March 11: How Deep the Father’s Love for Us
In the second verse of How Deep the Father’s Love for Us, our focus turns to Jesus: Behold the Man upon a cross, my sin upon his shoulders.
Have you ever heard the phrase, God hates the sin but loves the sinner?
Technically this is true. God does hate sin, and he loves us. And it is clear throughout Scripture that we are all sinners (Ecclesiastes 7:20, Psalm 14:1, Psalm 53:1-3, Romans 3:10). In Romans 3:23, we are told that “all have sinned and fall short of the glory of God.” And 1 John 1:8 declares that “if we claim to be without sin, we deceive ourselves and the truth is not in us.”
Jesus came to call sinners to himself (Mark 2:17, Luke 5:32). As we saw in our “Worship Song of the Month” devotional last week, “God demonstrates his own love for us in this: While we were still sinners, Christ died for us” (Romans 5:8).
But notice that Romans 5:8 presumes that we are no longer sinners (“while we were still sinners”). When Jesus died on the cross, not only did he take our sin and receive the punishment for it, he also gave us his righteousness. His perfect obedience extends to us—so that we are now considered holy in God’s eyes. Jesus’s righteousness is credited to us, by faith in his redemptive work for us on the cross (Romans 4:6-8, 2 Corinthians 5:21, Romans 5:19, Philippians 3:9, Titus 3:5, 1 Peter 3:18, 1 Corinthians 1:30).
In last week’s devotional, we looked at Isaiah 53, in which it was prophecied that Jesus would receive our punishment for sin. In the eleventh verse of this chapter, the prophet says about Jesus: “Out of the anguish of his soul he shall see and be satisfied; by his knowledge shall the Righteous One, my servant, make many to be accounted righteous, and he shall bear their iniquities” (ESV, emphasis mine).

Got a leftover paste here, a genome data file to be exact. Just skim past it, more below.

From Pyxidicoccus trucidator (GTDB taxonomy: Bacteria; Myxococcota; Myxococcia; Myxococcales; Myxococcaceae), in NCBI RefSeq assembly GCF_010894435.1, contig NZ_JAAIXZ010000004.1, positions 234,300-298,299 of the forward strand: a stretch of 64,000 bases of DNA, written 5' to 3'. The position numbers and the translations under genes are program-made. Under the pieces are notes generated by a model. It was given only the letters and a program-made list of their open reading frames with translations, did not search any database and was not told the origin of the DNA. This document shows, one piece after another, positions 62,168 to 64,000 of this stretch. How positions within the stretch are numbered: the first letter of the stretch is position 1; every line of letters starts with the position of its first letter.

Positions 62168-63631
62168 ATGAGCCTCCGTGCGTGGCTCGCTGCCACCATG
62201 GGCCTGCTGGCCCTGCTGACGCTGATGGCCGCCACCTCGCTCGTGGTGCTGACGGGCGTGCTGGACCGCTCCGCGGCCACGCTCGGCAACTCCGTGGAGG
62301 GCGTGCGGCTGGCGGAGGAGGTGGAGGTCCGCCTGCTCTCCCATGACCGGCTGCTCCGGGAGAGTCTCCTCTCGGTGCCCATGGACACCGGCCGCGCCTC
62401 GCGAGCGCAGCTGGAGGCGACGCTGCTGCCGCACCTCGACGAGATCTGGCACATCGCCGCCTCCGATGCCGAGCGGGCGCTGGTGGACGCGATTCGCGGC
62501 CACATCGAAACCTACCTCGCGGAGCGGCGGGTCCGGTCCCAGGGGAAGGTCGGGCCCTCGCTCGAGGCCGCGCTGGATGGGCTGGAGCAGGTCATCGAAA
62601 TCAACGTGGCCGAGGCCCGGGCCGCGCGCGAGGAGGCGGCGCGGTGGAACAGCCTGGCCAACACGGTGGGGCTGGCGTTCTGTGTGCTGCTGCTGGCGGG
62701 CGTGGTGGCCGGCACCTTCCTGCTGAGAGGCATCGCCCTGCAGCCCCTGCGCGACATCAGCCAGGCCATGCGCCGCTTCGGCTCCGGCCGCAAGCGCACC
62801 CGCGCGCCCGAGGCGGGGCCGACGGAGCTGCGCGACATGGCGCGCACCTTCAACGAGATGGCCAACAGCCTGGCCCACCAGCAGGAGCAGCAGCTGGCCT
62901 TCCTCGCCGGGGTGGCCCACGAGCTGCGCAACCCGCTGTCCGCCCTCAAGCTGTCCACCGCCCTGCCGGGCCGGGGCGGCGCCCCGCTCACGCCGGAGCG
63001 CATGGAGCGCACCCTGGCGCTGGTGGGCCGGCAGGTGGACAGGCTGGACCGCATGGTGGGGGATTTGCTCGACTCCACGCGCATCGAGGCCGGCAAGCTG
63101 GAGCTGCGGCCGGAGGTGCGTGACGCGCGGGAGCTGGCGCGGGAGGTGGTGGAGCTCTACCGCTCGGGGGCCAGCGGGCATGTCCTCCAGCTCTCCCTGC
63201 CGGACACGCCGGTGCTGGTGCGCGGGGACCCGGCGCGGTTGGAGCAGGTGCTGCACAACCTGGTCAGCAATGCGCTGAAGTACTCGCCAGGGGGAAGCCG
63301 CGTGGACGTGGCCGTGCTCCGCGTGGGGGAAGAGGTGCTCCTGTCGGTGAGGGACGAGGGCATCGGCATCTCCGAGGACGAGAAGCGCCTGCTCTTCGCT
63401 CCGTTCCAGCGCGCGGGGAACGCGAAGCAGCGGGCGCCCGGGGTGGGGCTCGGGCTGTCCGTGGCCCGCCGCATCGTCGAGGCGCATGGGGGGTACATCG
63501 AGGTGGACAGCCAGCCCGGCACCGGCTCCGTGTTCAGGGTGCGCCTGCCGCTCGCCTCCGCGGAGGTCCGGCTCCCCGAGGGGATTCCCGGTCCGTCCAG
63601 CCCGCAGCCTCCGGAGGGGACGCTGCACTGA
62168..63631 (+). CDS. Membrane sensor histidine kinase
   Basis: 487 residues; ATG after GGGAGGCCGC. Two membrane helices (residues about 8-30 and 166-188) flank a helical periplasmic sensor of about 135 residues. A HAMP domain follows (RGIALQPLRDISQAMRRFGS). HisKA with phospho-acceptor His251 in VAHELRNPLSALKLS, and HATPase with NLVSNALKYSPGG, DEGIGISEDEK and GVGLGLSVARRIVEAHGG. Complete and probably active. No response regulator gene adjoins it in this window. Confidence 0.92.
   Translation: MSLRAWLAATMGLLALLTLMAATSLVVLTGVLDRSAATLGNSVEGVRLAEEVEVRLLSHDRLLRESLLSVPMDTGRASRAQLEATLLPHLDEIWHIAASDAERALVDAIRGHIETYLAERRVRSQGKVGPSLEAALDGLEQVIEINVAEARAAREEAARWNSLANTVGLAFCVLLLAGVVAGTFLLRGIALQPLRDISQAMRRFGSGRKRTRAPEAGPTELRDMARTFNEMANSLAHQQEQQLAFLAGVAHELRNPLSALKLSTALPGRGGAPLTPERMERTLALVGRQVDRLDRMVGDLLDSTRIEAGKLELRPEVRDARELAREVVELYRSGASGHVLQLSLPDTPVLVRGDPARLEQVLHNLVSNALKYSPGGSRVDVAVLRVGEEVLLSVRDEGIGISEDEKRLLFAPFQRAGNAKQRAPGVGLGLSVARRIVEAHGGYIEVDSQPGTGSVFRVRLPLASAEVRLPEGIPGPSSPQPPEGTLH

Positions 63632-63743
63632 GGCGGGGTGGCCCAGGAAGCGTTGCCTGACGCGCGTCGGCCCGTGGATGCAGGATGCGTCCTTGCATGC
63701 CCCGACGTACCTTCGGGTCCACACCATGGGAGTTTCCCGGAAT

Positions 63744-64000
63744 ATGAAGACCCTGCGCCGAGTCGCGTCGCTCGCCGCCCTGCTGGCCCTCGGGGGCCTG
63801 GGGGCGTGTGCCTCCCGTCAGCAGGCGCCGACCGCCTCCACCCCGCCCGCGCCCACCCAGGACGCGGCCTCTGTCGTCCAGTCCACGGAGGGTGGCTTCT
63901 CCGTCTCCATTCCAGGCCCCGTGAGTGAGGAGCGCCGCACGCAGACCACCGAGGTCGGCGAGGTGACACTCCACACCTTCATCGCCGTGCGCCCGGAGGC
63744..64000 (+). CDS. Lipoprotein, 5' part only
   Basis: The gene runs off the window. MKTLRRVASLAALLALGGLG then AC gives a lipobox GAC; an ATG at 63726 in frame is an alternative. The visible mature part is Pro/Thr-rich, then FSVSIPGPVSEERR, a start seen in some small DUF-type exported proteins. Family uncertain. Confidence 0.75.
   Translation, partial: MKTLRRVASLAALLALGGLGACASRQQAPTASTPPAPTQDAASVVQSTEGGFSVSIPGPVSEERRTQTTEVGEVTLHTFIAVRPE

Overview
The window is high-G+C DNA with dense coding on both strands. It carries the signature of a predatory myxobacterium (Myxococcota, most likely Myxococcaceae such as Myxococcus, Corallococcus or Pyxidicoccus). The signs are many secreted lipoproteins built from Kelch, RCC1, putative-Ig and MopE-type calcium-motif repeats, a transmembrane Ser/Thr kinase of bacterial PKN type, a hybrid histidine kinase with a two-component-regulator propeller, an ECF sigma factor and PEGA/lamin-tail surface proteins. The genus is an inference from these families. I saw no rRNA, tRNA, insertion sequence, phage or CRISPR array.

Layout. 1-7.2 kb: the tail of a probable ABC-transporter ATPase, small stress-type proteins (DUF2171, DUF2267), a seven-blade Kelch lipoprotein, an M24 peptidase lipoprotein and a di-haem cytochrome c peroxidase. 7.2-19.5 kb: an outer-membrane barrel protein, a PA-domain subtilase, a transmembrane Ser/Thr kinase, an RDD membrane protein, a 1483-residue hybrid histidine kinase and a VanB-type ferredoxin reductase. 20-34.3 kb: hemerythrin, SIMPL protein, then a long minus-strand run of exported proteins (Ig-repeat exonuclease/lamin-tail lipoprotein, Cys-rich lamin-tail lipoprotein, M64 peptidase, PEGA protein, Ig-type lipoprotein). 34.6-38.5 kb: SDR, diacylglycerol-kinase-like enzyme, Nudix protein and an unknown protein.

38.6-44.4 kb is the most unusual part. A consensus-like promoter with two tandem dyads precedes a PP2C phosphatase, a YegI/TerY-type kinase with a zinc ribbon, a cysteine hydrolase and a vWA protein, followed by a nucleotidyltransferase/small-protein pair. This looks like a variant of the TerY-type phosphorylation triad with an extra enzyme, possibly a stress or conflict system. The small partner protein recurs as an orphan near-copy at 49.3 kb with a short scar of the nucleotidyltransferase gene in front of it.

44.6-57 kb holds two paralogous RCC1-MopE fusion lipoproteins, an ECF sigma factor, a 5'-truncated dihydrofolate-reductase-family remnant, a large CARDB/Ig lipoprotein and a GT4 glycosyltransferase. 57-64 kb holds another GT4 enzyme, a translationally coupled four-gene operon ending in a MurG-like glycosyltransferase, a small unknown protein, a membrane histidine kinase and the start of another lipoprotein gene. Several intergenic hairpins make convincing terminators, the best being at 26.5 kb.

And Romans 3:23 and 1 John 1:8, which testify to our sinfulness? Both passages continue in the very next verse by offering us the forgiveness and righteousness of Jesus: “All have sinned and fall short of the glory of God, and all are justified freely by his grace through the redemption that came by Christ Jesus.” “If we claim to be without sin, we deceive ourselves and the truth is not in us. If we confess our sins, he is faithful and just and will forgive us our sins and purify us from all unrighteousness.”
So yes, God does hate sin and love sinners. But perhaps a stronger conclusion from Scripture would be: God hates sin but loves the righteous (Psalm 11:5-7, Psalm 146:8, Proverbs 15:9, Matthew 5:8, Hebrews 1:9, 1 Peter 3:12). And who are the righteous? Only Jesus—and those who have been accounted righteous in him.